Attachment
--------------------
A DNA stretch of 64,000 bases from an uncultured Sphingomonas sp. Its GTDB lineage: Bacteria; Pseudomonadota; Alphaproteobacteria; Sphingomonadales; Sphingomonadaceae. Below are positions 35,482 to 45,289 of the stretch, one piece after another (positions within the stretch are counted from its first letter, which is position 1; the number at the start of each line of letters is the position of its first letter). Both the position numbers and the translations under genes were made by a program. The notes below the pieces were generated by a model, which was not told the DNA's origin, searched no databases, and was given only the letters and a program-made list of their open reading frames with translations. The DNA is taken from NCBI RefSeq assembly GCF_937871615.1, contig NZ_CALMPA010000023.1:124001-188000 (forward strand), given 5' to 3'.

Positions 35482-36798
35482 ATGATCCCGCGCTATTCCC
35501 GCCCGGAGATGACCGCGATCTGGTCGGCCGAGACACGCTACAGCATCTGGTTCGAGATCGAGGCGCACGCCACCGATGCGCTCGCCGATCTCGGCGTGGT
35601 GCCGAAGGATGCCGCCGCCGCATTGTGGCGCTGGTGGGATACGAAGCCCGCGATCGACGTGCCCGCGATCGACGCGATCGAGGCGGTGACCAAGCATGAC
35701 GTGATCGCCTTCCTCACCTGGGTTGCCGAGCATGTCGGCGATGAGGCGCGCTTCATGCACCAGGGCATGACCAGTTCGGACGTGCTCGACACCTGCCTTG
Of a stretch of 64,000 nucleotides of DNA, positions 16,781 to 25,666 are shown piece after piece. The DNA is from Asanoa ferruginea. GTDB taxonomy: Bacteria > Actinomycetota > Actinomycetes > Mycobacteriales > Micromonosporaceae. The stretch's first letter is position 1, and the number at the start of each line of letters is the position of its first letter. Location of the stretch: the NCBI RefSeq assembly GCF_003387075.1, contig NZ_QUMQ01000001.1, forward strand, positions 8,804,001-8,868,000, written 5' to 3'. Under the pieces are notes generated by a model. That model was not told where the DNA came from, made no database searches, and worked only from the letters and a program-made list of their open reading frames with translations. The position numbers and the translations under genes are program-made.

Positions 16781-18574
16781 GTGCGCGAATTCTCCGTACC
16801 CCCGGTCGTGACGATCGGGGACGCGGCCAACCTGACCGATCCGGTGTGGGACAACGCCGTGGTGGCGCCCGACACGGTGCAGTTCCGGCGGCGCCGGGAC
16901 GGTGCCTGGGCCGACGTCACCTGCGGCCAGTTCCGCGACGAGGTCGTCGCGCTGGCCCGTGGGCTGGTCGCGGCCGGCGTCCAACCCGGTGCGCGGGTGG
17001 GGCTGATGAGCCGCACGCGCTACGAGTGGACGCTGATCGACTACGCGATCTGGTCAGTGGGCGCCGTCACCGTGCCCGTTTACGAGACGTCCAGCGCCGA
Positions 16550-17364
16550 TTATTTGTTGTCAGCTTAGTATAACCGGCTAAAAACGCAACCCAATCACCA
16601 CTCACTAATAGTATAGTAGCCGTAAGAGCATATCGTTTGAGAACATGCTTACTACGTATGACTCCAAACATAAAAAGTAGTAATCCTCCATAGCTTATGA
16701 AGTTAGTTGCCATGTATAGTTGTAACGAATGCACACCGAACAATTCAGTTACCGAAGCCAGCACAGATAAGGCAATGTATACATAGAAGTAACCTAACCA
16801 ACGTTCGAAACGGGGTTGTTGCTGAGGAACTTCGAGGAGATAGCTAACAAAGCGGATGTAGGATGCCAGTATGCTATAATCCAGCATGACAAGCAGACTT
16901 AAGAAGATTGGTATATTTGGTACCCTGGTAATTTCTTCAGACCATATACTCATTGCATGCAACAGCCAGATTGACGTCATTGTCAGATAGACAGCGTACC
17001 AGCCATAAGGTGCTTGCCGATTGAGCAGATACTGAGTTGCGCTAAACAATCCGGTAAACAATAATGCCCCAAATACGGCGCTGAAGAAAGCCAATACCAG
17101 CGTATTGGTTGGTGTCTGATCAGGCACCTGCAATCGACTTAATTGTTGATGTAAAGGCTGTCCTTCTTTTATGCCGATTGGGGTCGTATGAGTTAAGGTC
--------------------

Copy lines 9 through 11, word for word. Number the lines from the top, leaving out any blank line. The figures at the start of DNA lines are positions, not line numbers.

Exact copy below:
16781 GTGCGCGAATTCTCCGTACC
16801 CCCGGTCGTGACGATCGGGGACGCGGCCAACCTGACCGATCCGGTGTGGGACAACGCCGTGGTGGCGCCCGACACGGTGCAGTTCCGGCGGCGCCGGGAC
16901 GGTGCCTGGGCCGACGTCACCTGCGGCCAGTTCCGCGACGAGGTCGTCGCGCTGGCCCGTGGGCTGGTCGCGGCCGGCGTCCAACCCGGTGCGCGGGTGG